However, a funny thing happened on the Waterbury train. My girlfriend and I sat across from a couple of middle-aged women in business attire – caucasian, because despite our “post-racial” society, this matters – were reading the story about the bank robbery, and paid particular mind to the part about everyone having their hands up waiting for their heroes to let them go home. To them, the mindset was appalling; one even noted that it would be frightening, and that they hadn’t really thought about it before.

Everyone’s a sheep until the manger’s on fire, I guess.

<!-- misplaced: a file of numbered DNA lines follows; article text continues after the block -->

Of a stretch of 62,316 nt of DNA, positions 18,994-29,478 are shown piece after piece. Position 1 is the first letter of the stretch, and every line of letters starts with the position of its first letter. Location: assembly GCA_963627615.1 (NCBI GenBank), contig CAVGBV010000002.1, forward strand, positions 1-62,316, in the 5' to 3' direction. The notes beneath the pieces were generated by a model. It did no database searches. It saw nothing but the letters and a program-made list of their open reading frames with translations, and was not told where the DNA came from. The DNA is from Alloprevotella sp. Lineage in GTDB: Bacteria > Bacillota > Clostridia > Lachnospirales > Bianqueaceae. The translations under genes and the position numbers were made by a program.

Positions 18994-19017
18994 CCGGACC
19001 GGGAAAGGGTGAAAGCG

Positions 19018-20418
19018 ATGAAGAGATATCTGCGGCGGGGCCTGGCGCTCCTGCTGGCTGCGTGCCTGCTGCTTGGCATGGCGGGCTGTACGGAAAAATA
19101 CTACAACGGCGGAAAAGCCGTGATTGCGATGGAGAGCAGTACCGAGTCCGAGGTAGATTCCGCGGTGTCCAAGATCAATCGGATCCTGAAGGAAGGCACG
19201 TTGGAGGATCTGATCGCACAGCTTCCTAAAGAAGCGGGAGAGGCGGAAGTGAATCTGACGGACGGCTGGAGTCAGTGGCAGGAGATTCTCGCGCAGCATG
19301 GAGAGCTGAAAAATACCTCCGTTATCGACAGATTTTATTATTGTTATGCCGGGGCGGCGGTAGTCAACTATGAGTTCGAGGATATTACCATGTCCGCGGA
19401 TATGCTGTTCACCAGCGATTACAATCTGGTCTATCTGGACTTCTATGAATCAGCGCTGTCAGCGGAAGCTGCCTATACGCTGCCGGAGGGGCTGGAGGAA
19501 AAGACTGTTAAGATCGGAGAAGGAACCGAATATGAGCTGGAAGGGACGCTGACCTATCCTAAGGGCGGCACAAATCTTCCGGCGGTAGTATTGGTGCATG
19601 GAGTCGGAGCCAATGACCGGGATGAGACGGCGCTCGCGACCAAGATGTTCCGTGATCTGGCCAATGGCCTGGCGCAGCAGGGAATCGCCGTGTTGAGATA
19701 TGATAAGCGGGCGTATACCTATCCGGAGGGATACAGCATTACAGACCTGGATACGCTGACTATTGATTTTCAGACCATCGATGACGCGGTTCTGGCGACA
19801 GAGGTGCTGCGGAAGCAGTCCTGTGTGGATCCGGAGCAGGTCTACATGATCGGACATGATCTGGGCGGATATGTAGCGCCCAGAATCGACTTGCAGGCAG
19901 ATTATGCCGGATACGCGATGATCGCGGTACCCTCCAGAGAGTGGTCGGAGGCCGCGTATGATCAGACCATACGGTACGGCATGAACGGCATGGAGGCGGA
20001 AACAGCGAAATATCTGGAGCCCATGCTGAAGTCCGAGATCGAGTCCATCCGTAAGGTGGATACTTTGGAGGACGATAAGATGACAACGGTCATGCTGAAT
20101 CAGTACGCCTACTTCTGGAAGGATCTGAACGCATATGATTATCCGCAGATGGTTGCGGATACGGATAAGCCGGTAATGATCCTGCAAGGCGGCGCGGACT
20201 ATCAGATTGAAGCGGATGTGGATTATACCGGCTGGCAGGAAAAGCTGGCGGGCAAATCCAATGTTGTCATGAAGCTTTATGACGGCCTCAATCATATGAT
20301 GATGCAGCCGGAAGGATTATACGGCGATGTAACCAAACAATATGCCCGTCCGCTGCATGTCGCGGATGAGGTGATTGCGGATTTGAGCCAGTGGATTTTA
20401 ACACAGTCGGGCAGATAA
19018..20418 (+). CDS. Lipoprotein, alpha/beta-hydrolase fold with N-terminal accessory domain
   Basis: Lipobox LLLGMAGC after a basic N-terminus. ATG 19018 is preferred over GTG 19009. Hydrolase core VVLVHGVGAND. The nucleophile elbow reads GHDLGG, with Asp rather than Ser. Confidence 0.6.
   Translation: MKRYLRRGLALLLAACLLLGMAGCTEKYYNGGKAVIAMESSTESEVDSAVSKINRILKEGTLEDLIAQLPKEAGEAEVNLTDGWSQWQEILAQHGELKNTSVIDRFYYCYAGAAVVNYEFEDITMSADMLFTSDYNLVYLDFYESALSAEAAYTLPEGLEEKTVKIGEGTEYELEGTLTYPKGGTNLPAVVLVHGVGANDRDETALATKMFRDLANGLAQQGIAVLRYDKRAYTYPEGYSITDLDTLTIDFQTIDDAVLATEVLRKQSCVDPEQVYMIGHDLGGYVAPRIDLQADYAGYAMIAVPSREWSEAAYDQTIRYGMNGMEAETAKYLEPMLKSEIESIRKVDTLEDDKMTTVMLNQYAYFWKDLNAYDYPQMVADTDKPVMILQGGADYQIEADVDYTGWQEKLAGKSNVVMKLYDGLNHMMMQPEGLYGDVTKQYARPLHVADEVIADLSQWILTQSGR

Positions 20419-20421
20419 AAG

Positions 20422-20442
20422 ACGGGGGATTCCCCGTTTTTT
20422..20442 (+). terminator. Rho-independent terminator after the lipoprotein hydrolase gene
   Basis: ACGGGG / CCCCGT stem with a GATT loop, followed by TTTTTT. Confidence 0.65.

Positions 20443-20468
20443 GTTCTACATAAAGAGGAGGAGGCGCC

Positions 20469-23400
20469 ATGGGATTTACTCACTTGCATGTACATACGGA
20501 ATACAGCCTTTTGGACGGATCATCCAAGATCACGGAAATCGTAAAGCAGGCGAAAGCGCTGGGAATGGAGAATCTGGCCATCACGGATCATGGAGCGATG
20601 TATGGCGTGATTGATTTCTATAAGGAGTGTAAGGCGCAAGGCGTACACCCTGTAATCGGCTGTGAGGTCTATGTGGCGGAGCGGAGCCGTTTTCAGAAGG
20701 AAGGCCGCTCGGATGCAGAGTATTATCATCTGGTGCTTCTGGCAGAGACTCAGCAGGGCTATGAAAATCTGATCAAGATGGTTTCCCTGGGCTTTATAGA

Ultimately, the only real cost to my day was that I got home later than I wanted to, too late to make it to play basketball. My girlfriend missed an appointment, but it’s one she’ll be able to make in two weeks with no damage. For us, who were stops ahead of Greenwich, this was nothing more than an inconvenience. However, we need a societal upheaval against the very notion that our police can detain and completely incapacitate hundreds of people to catch one guy who’s dressed like a rejected Bond villain and didn’t even fire a shot (by the way, this would be a good time to mention that they didn’t catch him. They failed in their goal. They used a nuke to kill a fly, and the fly lived). It’s dangerous to a free society to have this mindset, and in all honesty, modern police forces have not even come close to earning this level of trust. It is everyone’s duty to try to apprehend someone who can put the lives of others in danger, but it is an equal duty to fight back against the vice of the police state.